The New Cambridge Medieval History, Volume 2: c.700-c.900

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This volume of The New Cambridge Medieval History covers most of the period of Frankish and Carolingian dominance in western Europe. It was one of remarkable political and cultural coherence, combined with crucial, very diverse and formative developments in every sphere of life. Adopting an interdisciplinary approach, the authors examine the interaction between rulers and ruled, how power and authority actually worked, and the society and culture of Europe as a whole. The volume is divided into four parts. Part I encompasses the events and political developments in the whole of the British Isles, the west and east Frankish kingdoms, Scandinavia, the Slavic and Balkan regions, Spain, Italy, and those aspects of Byzantine and Muslim history which impinged on the west between c. 700 and c. 900. Parts II, III and IV cover themes and topics concerning church and society, and cultural and intellectual developments.
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Editorial Reviews

From the Publisher
"This volume is an eloquent witness to the creativity and diversity of Europe's early medieval past, and to the fertility and vitality of recent and current medieval scholarship." Choice

"The appearance of The New Cambridge Medieval History is a landmark in historical publishing, and it will become the essential reference work for the latest in research of this period." Carl A. Volz

" It succeeds in making clear how much is known about the period 700 to 900 and provides innumerable clues as to what still needs to be discovered. Professor McKitterick and her collaborators have created a fitting monument to one of the great scholarly accomplishments that have occurred since the publication three quarters of a century ago of the original volumes of the CMH dealing with the early Middle Ages, namely the successful effort to illuminate and thus eliminate the last Dark Age." Richard E. Sullivan, The Catholic Historical Review

"...many of the essays are well written and of high quality." Bernard S. Bachrach, Speculum

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Product Details

  • ISBN-13: 9780521362924
  • Publisher: Cambridge University Press
  • Publication date: 9/28/1995
  • Series: New Cambridge Medieval History Series, #2
  • Pages: 1114
  • Sales rank: 1,507,767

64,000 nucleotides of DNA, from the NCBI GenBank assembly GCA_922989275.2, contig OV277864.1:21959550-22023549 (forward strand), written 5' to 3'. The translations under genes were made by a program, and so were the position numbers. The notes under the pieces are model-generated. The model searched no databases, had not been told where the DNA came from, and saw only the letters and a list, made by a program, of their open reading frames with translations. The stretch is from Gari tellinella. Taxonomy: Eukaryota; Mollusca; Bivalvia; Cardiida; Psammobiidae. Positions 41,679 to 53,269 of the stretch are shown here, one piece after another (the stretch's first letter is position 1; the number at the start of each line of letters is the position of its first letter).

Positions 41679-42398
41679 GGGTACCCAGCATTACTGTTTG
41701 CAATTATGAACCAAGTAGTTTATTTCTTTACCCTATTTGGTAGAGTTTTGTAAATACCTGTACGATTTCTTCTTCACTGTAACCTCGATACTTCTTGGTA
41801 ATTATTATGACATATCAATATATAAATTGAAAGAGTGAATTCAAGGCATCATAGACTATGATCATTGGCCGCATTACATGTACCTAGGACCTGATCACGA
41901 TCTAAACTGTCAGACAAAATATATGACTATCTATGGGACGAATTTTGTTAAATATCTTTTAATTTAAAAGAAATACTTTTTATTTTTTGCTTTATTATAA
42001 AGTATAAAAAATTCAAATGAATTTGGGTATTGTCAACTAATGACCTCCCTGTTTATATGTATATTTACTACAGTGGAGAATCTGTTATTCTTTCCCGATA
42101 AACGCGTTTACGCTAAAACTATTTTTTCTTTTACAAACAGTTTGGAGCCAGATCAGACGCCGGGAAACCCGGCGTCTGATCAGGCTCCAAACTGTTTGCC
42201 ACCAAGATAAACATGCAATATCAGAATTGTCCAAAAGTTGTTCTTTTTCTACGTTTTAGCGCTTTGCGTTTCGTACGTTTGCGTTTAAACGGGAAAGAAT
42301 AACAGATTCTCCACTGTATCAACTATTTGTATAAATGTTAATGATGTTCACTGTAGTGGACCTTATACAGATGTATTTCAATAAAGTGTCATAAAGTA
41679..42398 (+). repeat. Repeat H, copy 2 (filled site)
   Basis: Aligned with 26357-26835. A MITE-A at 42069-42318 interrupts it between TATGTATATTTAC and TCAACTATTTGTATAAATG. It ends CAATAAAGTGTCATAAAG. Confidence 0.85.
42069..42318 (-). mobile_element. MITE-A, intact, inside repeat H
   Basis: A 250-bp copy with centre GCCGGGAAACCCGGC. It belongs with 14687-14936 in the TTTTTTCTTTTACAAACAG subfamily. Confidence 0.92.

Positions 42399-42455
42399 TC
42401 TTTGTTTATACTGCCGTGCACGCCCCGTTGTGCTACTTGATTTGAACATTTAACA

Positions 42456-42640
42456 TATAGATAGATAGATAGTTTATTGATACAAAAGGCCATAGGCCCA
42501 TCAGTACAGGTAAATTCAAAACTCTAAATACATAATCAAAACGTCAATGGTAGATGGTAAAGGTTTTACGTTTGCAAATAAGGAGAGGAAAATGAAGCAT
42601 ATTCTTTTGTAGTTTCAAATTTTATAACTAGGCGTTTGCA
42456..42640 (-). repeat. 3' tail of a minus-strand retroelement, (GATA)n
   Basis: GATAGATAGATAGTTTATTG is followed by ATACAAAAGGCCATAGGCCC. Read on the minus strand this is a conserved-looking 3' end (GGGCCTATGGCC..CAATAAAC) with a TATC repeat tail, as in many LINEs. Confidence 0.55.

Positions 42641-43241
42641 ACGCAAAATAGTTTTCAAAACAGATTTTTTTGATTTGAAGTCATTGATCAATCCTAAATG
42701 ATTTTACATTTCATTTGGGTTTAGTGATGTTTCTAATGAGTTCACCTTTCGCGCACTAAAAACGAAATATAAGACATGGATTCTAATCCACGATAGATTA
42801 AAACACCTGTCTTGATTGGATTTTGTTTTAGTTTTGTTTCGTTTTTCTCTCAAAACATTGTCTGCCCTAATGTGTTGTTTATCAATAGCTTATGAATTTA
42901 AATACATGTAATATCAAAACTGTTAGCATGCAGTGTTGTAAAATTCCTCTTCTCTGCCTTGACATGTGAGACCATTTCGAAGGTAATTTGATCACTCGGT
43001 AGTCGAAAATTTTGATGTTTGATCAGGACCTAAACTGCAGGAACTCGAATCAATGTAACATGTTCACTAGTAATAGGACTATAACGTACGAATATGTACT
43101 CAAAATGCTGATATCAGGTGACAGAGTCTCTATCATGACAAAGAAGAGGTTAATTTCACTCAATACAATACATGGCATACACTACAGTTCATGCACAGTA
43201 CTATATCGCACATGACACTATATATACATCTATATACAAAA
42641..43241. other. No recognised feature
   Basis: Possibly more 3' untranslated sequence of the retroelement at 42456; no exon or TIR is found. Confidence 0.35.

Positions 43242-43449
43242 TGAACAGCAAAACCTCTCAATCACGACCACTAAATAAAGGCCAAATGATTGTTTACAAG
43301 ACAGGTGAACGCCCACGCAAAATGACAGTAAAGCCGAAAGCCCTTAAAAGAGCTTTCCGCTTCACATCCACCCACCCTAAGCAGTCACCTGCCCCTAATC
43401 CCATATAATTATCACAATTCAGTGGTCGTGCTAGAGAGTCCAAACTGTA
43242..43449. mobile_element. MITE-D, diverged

• Product dimensions: 5.98 (w) x 8.98 (h) x 2.44 (d)

Table of Contents

Part I. Political Development: 1. Introduction: sources and interpretation Rosamond McKitterick; 2. The British Isles a) England 700–900 Simon Keynes; The British Isles b) Ireland, Wales and Scotland, c.700 to the early eleventh century Donnchadh O Corrain; The British Isles c) England and the Continent Rosamond McKitterick; 3. Frankish Gaul to 814 Paul Fouracre; 4. The Frankish kingdoms 814–898: the west Janet L. Nelson; The Frankish kingdoms 817–911: the east and middle kingdoms Johannes Fried; 6. Fines imperii: the marches Julia M. H. Smith; 7. The Vikings in Francia and Anglo-Saxon England to 911 Simon Coupland; 8. Scandinavia, c.700–1066 Neils Lund; 9. Slavs and Bulgars Jonathan Shepard; 10. The Muslims in Europe Hugh Kennedy; 11. Spain: the northern kingdoms and the Basques, 711–910 Roger Collins; 12. Lombard and Carolingian Italy Paolo Delogu; 13. Byzantine Italy, c.680–c.876 T. S. Brown; 14. Byzantium and the West Michael McCormick; Part II. Government and Institutions: 15. Kingship and royal government Janet L. Nelson; 16. The aristocracy Stuart Airlie; 17. Social and military institutions Hans-Werner Goetz; 18. Economic organization Adriaan Verhulst; 19. Rural Society in Carolingian Europe C. J. Wickham; 20. Money and coinage Mark Blackburn; Part III. Church and Society: 21. The papacy in the eighth and ninth centuries Thomas F. X. Noble; 22. The organisation, law and liturgy of the western church, 700–900 Roger E. Reynolds; 23. Carolingian monasticism: the power of prayer Mayke de Jong; 24. Religion and lay society Julia M. H. Smith; Part IV. Cultural and Intellectual Developments: 25. Eighth-century foundations Rosamond McKitterick; 26. Language and communication in Carolingian Europe Michel Banniard; 27. The Carolingian Renaissance: education and literary culture John J. Contreni; 28. Theology and the organisation of thought David Ganz; 29. Book production in the Carolingian empire and the spread of Caroline minuscule David Ganz; 30. Art and archtitecture Laurence Nees; Conclusion Rosamond McKitterick
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